# Find the limit of the sum of the areas of all these triangles

• tellmesomething
tellmesomething
Homework Statement
Starting from an equilateral triangle of side a, a new triangle is constructed from the three heights of the first triangle, and so on η times ; find the limit of the sum of the areas of all the triangles as η - > oo.
Relevant Equations
None
Firstly im not sure if the new triangle that we make of height 3 times the original height of an equilateral triangle of side a, will be an equilateral triangle as well or not.

I assumed it would be, please let me know if I interpreted the question wrongly.

Continuing this train of thought I did the easy part:

The height of an equilateral triangle of side a would be $$√(a²-\frac{a²} {4})$$ (from pythogoras theorm)

==> $$\frac{√3a} {2}$$

Height of the new triangle would be
$$3(\frac{√3a} {2})$$
Assuming this to be an equilateral triangle as well we know that the side of this new triangle would be x, therefore applying pythogoras theorem once again we get x as 3a

We see a pattern forming if we multiply the new height of this new triangle with 3 and do the same
The general formula for the height would be
$$\frac{3^r√3 a} {2}$$
The general formula for the base would be $$(3^r a)$$

Where r represents the number of triangles we have used to reach the current triangle.

So if we were to write the general term for the summation of its area it would Be

Summation from r=0 to n ($$\frac{(3)^{2r}√3a²} {2}$$)

Taking the constants out leaves us with summation $$3^{2r}$$ inside which I believe is a geometric series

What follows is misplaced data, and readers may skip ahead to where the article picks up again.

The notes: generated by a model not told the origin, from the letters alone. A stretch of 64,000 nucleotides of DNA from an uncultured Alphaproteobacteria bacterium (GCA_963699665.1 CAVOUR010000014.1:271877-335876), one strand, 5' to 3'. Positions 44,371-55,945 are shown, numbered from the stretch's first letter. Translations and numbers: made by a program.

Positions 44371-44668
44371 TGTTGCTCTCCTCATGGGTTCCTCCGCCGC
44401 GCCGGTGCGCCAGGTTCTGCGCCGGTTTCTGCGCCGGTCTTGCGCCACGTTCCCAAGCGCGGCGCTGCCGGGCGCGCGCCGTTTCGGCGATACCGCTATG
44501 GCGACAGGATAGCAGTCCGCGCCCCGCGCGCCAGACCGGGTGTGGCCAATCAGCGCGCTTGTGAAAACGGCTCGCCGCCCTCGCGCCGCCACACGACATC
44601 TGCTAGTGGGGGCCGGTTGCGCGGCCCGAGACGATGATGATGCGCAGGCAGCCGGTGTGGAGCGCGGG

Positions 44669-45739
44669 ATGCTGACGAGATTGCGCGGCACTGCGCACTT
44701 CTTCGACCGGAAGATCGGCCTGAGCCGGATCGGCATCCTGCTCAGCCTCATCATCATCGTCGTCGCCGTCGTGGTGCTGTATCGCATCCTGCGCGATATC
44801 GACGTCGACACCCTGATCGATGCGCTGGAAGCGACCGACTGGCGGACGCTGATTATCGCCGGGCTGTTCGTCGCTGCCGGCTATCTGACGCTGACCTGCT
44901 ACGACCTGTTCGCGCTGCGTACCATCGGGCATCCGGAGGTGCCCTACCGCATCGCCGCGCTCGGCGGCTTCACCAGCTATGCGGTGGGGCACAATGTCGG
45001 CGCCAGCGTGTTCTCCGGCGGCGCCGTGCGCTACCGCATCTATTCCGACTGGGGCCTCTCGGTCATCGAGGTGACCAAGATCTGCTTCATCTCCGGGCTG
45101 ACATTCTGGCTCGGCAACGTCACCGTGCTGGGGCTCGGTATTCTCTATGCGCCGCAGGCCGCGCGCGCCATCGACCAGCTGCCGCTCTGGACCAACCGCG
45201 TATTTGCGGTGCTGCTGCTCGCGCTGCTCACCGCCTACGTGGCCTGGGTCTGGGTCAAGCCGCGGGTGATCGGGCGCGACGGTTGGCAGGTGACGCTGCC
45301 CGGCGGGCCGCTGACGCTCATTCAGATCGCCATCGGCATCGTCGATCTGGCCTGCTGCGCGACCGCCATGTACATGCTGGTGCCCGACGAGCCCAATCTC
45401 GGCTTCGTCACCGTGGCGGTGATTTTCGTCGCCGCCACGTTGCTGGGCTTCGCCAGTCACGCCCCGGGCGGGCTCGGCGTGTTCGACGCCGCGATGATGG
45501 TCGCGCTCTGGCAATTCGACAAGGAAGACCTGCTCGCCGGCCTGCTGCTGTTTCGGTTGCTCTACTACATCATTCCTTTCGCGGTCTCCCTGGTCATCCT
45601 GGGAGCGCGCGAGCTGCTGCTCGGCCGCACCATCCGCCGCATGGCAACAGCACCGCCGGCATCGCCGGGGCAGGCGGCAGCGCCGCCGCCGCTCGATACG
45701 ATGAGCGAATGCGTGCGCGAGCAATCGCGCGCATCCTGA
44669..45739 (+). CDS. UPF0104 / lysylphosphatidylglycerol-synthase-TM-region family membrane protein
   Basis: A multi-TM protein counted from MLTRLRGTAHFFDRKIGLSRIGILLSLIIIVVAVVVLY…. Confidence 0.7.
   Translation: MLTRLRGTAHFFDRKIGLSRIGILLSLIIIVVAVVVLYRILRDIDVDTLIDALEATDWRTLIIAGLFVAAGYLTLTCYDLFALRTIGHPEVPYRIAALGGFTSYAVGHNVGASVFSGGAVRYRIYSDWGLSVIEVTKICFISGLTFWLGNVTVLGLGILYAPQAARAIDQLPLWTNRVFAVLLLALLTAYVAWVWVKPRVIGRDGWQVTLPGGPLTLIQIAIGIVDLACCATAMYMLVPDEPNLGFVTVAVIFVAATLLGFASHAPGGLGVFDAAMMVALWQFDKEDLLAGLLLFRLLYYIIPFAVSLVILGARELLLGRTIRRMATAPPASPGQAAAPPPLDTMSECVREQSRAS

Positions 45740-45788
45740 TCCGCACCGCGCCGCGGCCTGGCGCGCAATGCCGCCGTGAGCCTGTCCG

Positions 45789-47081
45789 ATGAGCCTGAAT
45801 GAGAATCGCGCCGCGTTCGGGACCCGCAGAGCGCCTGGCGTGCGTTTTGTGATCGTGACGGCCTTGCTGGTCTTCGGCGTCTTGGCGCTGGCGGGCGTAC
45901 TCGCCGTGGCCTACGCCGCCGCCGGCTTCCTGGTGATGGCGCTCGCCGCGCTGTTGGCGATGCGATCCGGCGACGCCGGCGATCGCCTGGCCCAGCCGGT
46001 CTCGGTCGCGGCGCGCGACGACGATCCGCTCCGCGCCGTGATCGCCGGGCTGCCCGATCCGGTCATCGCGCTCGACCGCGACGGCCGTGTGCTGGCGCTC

We get
$$\frac{√3a²} {2} (\frac{1(1-(3²)^n)} {1-3²}$$)
If we tend n to ∞ we get this sum as infinite which is not the Answer.

Im obviously very wrong somewhere. Please consider giving a hint. Thankyou :-)

IMO, the homework statement is very vague. (For instance, how are there 3 heights associated with an equilateral triangle?) Is that the exact wording of the problem statement?

FactChecker said:
IMO, the homework statement is very vague. (For instance, how are there 3 heights associated with an equilateral triangle?) Is that the exact wording of the problem statement?

FactChecker
FactChecker said:
IMO, the homework statement is very vague. (For instance, how are there 3 heights associated with an equilateral triangle?) Is that the exact wording of the problem statement?
Just realised it most probably means that the heights become the sides of the new triangle...ughhhh

tellmesomething said:
Just realised it most probably means that the heights become the sides of the new triangle...ughhhh
Yes. It took me a little while to come to this conclusion as well. The gist of the problem is to calculate the sum of an infinite series. In fact I believe this is a geometric series, for which formulas are well known.

Mark44 said:
Yes. It took me a little while to come to this conclusion as well. The gist of the problem is to calculate the sum of an infinite series. In fact I believe this is a geometric series, for which formulas are well known.
:-( took you a little while, took me 4 hours..

On that note I had a question on the sum of the infinite converging series..
How is the formula for the said derived? Can we use the normal geometric series summation formula and then tend the variable n to infinity?
Would that give us the same answer as the formula
##\frac{a} {1-r}## ?

tellmesomething said:
IMO, that is vague and incomprehensible. Don't waste your time on it.

tellmesomething said:
Can we use the normal geometric series summation formula and then tend the variable n to infinity?
Yes, if I'm correct in thinking that each successive triangle that is created is the same fraction of the previous triangle. I haven't worked the problem, so my assumption might not be correct.

tellmesomething said:
Would that give us the same answer as the formula ##\frac{a} {1-r}## ?
Yes.

FactChecker said:
Heights above what?
Heights AKA altitudes. The three heights/altitudes of the first triangle are all the same size, but smaller. The idea is to form a new triangle from these three lengths. You don't need to use any coordinates.
Then do the same with the triangle that was formed to get the third triangle. And so on.

tellmesomething

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